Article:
Over the last five weeks I would argue Notre Dame has played like one of the four best teams in college football, and the way the Irish finished the season I wouldn't bet against them doing damage should they reach the College Football Playoff. But the reality is the Irish likely lack the playoff resume to get in.
What is the most disappointing is that this team absolutely should have been a playoff team based on its own talent and the fact it played a schedule that outside of one game wasn't nearly as difficult as many thought it would be.
For much of the season we were bombarded with the ridiculous notion that this was former head coach Brian Kelly's best coaching job during his tenure at Notre Dame. Kelly began the spin during the preseason when he tried to convince the world that a team that started a sixth-year senior, six fifth-year seniors, five seniors, seven juniors and just two sophomores and a freshman was "young."
Oh, and one of those sophomores was Michael Mayer, one of Notre Dame's three best players and arguably the best tight end in the country.
Many bought it, and throughout the month of November we had to listen to talk about the great coaching job Kelly did, when in fact the opposite was true. It's not that Kelly did a bad job, he didn't. You don't go 11-1 if your coach does a bad job, but the reality wasn't that this was a young team, the reality was this is a very talented team with talented young assistant coaches leading the way, that did not face a single opponent that could match it from a talent standpoint.
It wasn't Kelly's brilliant coaching that had Notre Dame in playoff contention as much as it was his "big game problem" that will likely keep the Irish out.
Notre Dame finished the season 11-1 against a schedule that many, wrongly, assumed was loaded with tough opponents. Turns out the Irish schedule had one really good team on it and a lot of mediocre opponents. That means Notre Dame simply needed to win one "big game" all season and it would have punched its College Football Playoff ticket.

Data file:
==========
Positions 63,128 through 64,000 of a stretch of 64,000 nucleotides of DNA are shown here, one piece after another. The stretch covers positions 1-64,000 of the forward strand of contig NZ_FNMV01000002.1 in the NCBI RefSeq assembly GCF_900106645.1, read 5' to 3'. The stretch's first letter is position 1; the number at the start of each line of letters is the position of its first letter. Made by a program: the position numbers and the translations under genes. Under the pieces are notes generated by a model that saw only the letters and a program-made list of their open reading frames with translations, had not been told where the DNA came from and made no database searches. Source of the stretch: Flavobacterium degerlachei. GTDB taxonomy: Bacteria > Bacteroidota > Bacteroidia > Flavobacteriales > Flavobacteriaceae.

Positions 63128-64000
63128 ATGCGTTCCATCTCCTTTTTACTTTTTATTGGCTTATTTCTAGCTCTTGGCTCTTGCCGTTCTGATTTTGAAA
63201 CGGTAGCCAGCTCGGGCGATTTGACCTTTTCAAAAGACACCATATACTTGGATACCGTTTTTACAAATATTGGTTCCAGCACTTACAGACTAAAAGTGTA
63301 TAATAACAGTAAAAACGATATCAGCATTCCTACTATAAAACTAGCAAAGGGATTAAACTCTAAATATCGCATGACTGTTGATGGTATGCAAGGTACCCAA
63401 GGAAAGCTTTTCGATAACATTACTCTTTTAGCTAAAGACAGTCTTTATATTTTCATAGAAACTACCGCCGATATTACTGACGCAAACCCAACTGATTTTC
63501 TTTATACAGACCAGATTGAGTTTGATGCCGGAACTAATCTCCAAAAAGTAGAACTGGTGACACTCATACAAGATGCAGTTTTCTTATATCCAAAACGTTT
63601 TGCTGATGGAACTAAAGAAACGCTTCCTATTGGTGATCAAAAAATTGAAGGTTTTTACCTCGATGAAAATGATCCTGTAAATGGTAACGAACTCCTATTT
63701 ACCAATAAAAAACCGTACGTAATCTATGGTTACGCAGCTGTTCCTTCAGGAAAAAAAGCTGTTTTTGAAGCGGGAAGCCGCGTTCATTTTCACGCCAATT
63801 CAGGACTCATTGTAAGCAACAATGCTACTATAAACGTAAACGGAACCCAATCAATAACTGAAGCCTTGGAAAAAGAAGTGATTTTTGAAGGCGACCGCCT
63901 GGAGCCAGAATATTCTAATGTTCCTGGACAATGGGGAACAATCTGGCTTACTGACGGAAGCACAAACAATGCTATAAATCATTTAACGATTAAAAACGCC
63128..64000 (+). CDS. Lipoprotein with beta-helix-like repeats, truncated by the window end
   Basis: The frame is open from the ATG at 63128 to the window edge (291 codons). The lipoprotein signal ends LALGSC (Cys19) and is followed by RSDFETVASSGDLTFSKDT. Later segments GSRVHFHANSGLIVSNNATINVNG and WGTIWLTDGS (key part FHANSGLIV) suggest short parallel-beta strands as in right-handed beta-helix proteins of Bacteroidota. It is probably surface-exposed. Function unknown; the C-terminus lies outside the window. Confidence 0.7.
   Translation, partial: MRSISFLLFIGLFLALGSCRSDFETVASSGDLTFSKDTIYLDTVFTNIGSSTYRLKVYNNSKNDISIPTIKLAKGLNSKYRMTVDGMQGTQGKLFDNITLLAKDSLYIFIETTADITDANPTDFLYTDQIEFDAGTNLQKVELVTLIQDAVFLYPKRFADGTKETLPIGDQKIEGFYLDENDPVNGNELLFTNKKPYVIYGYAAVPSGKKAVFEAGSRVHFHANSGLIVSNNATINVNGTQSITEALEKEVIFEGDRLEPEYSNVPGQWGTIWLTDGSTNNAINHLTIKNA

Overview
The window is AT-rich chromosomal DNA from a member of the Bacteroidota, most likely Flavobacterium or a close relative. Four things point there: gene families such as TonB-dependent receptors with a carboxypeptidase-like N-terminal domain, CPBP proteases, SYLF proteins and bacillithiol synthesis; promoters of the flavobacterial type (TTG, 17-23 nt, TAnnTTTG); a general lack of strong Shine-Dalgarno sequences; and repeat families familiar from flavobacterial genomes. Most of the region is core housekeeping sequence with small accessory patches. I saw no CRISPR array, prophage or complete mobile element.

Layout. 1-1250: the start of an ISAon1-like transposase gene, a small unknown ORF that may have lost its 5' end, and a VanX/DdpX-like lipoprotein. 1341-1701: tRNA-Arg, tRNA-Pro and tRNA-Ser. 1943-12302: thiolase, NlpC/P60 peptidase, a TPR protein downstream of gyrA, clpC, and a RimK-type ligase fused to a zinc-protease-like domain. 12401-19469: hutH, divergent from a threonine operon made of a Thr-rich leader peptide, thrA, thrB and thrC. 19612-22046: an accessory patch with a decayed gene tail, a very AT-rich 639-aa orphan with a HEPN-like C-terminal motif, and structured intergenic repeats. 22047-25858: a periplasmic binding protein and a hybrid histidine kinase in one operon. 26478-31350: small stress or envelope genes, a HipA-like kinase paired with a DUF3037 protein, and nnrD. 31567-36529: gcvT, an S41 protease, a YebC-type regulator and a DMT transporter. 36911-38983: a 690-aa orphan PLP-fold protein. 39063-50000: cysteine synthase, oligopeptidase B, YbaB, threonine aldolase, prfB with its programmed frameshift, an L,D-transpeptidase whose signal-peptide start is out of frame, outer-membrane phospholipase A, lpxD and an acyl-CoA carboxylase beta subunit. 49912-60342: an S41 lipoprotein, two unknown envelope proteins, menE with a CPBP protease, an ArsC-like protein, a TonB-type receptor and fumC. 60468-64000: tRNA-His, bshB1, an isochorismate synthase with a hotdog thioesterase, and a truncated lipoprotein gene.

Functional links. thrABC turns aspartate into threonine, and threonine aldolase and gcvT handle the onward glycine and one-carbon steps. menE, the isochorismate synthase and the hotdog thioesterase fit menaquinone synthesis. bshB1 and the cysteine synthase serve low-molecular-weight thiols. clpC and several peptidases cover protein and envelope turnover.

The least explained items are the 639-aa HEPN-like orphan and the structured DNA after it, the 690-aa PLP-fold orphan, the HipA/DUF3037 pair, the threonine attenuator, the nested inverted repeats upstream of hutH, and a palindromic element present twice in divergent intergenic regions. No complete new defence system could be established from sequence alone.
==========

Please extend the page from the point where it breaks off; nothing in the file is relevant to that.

That game came on Oct. 2 when Notre Dame hosted then 7th-ranked Cincinnati. The Bearcats played with a fire that Notre Dame lacked in the game and dominated from start to finish, a theme from most of Kelly's matchups against Top 10 opponents. Despite the defense putting forth a valiant effort, the Irish fell behind 17-0 at halftime and fell by a 24-13 score.
It was Notre Dame's only opportunity for a win over an opponent that is currently ranked and it was yet another in a long line of Kelly losses against Top 10 opponents. During his 12 seasons at Notre Dame, Kelly finished with a record of just 4-11 against opponents that ranked in the Top 10 at the time of the game, including going just 2-5 during the "turnaround" seasons from 2017-21.
Two of those Top 10 wins were against opponents that finished unranked (Michigan State, 2012 - Stanford, 2018). Another came against a Clemson team that was playing without its All-American quarterback and three of its best starters on defense (2020).
Of course, when the Tigers were healthy in December they pounded Notre Dame 34-10 in the ACC title game.
Two of those Top 10 wins came in 2012, when the Irish beat the aforementioned Spartan team and also beat then No. 8 Oklahoma on the road. The Irish won just two games over Top 10 opponents in the next nine seasons. Its inability to beat Cincinnati on its home field this season was yet another "big game" failure.
Without that win over Cincinnati, Notre Dame's resume simply doesn't stack up against Georgia, Alabama, Michigan and the Bearcats. Each of those teams have at least one win over a Top 25 opponent. The Bulldogs, Crimson Tide and Michigan all have at least two.
Notre Dame has none.
Notre Dame's best wins came against 8-4 Wisconsin and Purdue, two teams currently unranked. It's next best win came against 7-5 Toledo. After that the Irish beat three 6-6 opponents and five opponents that finished below .500, including three opponents that won just three games all season.
It has to be disappointing for the Irish players, who are talented and much better than their former head coach ever game them credit for. Perhaps if he would have embraced his teams talent, not viewed this season as a rebuild and had more faith in his team - instead of using the rebuild spin to build up his own profile in hopes of a bigger payday (which he got from LSU), the Irish might have been more ready to play against Cincinnati.
That would have been something, because I would love to see this hot Notre Dame get a shot against anyone else that will lineup in the playoff.
Irish Breakdown Content
Become a premium Irish Breakdown member, which grants you access to all of our premium content and our premium message board! Click on the link below for more.
Be sure to stay locked into Irish Breakdown all the time!
Join the Irish Breakdown community!
Subscribe to the Irish Breakdown YouTube channel
Subscribe to the Irish Breakdown podcast on iTunes
Follow me on Twitter: @CoachD178
Like and follow Irish Breakdown on Facebook